An Anti-Rentier movement would oppose unproductive, ill-begotten wealth, not the rich in general. Wealthy individuals who get richer by investing in start-up companies or funding long-lived, creative blue-chip firms provide a valuable benefit to society, even as they risk losing their own money. Such risk-taking investors are the opposites of financial sector rentiers who seek to bribe policymakers into letting them privatize their gains while socializing their losses.

But government can and should minimize passive rent extraction and unproductive speculation or gambling. The methods for minimizing excessive rents are as various as kinds of rentier interests. Windfall real estate profits should be taxed away by property taxes or “land value” taxes. Severance taxes or superprofits taxes should be levied on energy and other resource windfalls determined by geography rather than human effort. Banks should be low-profit, publicly-regulated utilities and laws against usurious interest rates, struck down in the U.S. in the late twentieth century, should be restored. Infrastructure assets—water systems, electricity, roads, airports and airlines, rail, inland waterways—may be privately-owned utilities, but their prices need to be regulated in the public interest. While there are legitimate roles for both professional associations and labor unions, they should not be allowed to act as predatory labor cartels at the expensive of the economy.

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The Anti-Rentier tax agenda would seek to raise capital gains taxes on rentiers while lowering the tax burden on American workers and the profits of productive businesses. The Anti-Rentier policy reform agenda would involve increasing public ownership or utility regulation of infrastructure. Instead of cutting Social Security and Medicare to force the elderly to buy more products from parasitic private-sector monopolies and oligopolies, the Anti-Rentier coalition would favor expanding Social Security and other public social insurance, while phasing out tax subsidies for private health insurance and private retirement products. When it comes to economic management, an Anti-Rentier movement would tolerate a modest amount of inflation, in the interest of productive business and solvent government, at the expense if necessary of the creditor elite. An Anti-Rentier movement would consider using methods used by other governments, such as postal savings banks, public investment banks, and “financial repression” (which isn’t as scary as it sounds) to raise adequate money for government while minimizing blackmail, in the form of high interest rates, imposed by domestic creditors and foreign creditors.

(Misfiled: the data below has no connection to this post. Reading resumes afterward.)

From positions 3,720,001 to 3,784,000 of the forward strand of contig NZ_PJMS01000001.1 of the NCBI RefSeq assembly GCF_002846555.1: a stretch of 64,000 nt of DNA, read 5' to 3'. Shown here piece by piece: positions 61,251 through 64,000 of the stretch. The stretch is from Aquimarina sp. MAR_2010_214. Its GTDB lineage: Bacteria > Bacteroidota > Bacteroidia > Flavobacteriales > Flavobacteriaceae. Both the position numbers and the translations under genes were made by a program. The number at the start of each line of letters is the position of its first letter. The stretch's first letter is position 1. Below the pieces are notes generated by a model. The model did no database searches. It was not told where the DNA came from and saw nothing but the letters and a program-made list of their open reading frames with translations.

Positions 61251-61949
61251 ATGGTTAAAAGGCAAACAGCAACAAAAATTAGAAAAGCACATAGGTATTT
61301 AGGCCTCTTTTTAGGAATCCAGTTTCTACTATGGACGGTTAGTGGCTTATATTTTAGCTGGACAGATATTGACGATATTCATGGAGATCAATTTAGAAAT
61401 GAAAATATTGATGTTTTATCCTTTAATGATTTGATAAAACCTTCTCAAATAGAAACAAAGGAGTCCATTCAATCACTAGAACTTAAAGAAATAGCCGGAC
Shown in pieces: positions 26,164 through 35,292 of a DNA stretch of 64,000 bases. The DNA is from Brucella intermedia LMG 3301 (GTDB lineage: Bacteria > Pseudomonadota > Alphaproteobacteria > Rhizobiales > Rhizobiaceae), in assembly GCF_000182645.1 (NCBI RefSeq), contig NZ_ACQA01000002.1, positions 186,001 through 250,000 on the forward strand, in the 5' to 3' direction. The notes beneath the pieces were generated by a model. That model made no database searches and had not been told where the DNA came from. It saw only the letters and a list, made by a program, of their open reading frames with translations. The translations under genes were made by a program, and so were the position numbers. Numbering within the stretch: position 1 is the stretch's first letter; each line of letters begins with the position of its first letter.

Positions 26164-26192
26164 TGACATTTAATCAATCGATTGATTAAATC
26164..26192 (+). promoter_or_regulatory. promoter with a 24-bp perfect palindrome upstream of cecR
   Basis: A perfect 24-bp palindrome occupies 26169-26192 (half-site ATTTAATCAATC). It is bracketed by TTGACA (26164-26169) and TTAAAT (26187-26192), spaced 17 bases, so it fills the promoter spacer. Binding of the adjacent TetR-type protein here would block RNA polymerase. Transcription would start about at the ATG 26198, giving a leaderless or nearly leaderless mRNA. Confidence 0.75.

If these Anti-Rentier reforms were undertaken, then genuinely productive American businesses would be freed from many costs imposed on them by the “private parasites” who are far greater threat to its future than America’s public sector. Cutting off excess rents would not only shrink the rentier elite’s share of the U.S. economy, it would also alter the membership of the exclusive club of rich Americans, which would have a much greater percentage of “makers” who got rich by selling new goods and services and a much smaller proportion of “takers” from finance and real estate. The typical rich American should be an innovative industrialist or technologist, not a Wall Street financier or a guy with a parking-meter monopoly. Super-rich bankers would be as rare as super-rich public utility executives.

Americans have tamed rentier industries before. In the early twentieth century, exploitative private power companies were domesticated as regulated public utilities. The Enron scandal, associated with late-twentieth century deregulation, proved the wisdom of the utility regime. And even conservative states like Texas have always levied severance taxes on natural resource monopolies. The challenge of our time is to extend utility-style regulation or public ownership to today’s out-of-control, predatory rentiers in higher education, health care, and — most of all — finance.

Productive Americans of center, left and right, unite! You have nothing to lose but your rents.

Originally published as a three-part series here at

2016 December 29